Parity, median (IQR) (range) 53 2 (2) (0-6) 49 2 (3) (0-6)
Urinary frequency, mean (SD) 48 10.0 (2.98) 46 9.8 (3.61)
Nocturia, median (IQR) (range) 44 2 (2) (0-8) 48 2 (2) (0-7)
Pre-treatment ICIQ scores, mean (SD) 34 11.2 (3.08) 39 10.2 (2.94)
Charlson index, mean (SD) 50 3.2 (2.31) 44 3.3 (2.33)
Duration of OAB before presentation (in weeks?), median (IQR) (Range) 47 6 (10) (.5-30) 41 5 (8) (.5-70)
Had mental health issues, n (%) 53 21(39.6) 47 14 (29.8)
Previous treatment, n (%) 52 50 (96.2) 47 45 (95.7)
Bladder training, n (%) 53 39 (73.6) 50 32 (64.0)
Previous Urogynae surgery, n (%) 52 25 (48.1) 50 26 (52.0)
SUI, n (%) 53 25 (47.2) 50 22 (44.0)
Interstitial Cystitis/BPS, n (%) 52 1 (1.9) 50 2 (4.0)
Prolapse, n (%) 53 21 (39.6) 50 15 (30.0)
Recurrent UTI, n (%) 53 14 (26.4) 50 6 (12.0)
DO present, n (%) 53 31 (58.5) 49 30 (61.2)
Maximum urgency, median (IQR) (range) 52 3 (1) (1-3) 50 3 (1) (2-3)
Table 2: Risk factors for predictors of treatment failure. 2x2 tables for various risk factors for treatment failure along with their p - values.
Risk factors for treatment failure Present Non-Respondents Respondents p - value
Detrusor overactivity N 22 19 0.716
Y 31 31
Stress urinary incontinence N 28 28 0.747
Y 25 22
Prolapse N 32 35 0.306
Y 21 15
Recurrent UTI N 39 44 0.065
Y 14 6
Bladder Training N 14 18 0.293
Y 39 32
Mental Health N 32 33 0.303
Y 21 14

Chi-square tests for Categorical variables and Student’s t - tests and Mann-Whitney test for continuous variables were used for comparison between groups of non-responders and responders. Multivariable regression models were utilized to identify significant predictors of subjective and objective outcomes. Bivariate and multivariable logistic regression models included both categorical and continuous variables to examine predictors of PTNS therapy success. Statistical analysis was performed with SSPS software. A value of p < 0.05 was considered statistically significant.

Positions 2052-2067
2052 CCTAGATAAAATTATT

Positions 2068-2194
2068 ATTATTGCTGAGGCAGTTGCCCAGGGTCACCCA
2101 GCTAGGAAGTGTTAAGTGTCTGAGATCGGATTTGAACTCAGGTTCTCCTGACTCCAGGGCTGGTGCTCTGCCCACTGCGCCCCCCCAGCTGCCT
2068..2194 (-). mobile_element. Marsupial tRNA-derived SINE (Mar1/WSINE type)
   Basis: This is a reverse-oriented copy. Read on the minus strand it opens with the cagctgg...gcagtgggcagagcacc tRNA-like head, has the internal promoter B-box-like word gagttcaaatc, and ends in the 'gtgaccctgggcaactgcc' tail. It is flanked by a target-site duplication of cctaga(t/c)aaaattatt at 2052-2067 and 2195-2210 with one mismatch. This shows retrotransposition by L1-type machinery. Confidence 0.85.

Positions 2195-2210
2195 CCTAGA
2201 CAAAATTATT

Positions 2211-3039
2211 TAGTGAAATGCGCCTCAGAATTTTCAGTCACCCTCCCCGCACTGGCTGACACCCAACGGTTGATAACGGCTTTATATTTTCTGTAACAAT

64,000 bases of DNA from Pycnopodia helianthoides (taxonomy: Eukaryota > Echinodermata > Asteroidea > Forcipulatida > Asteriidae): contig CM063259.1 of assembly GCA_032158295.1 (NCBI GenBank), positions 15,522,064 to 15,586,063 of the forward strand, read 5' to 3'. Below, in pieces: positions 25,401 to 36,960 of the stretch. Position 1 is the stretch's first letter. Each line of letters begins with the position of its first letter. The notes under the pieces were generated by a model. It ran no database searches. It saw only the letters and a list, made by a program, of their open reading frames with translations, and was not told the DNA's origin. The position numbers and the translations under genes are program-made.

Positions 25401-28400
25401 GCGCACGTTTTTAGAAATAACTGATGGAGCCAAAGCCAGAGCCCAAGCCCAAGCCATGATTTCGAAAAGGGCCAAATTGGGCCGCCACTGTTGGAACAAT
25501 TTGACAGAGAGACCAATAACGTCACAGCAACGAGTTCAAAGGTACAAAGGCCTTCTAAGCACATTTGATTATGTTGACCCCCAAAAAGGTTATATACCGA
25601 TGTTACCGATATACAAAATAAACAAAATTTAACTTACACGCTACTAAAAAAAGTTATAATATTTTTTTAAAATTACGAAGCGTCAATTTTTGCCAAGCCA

One hundred and fifty-nine women who underwent PTNS treatment in the Urogynaecology unit at the Plymouth University Hospitals until December 2017 were identified. One hundred and three women satisfied our inclusion/exclusion criteria. All 103 women were included in the analysis. The average age of the participants was 61 years in the responder group and slightly higher at 65 years in the non-responder group. There were no differences in the mean BMI and parity in both groups. The duration of OAB was longer in the non-responder group (47 weeks) compared to the responder (41 weeks). The prevalence of mental health conditions and other comorbidities (Charlson Comorbidity Index) were slightly higher in the non-responder group compared to the responders. However, the pre-treatment ICIQ scores were lower in the Non-responder group (34) compared to the Responder group (39). There were no differences in the rates of coexisting prolapse, stress urinary incontinence, interstitial cystitis, bladder diary parameters like urgency severity scores, frequency, nocturia, etc in both groups. Please see Table 1 for demographics and clinical characteristics in the Non-responders compared to responders. No continuous variable is found to be a significant predictor at the univariate level.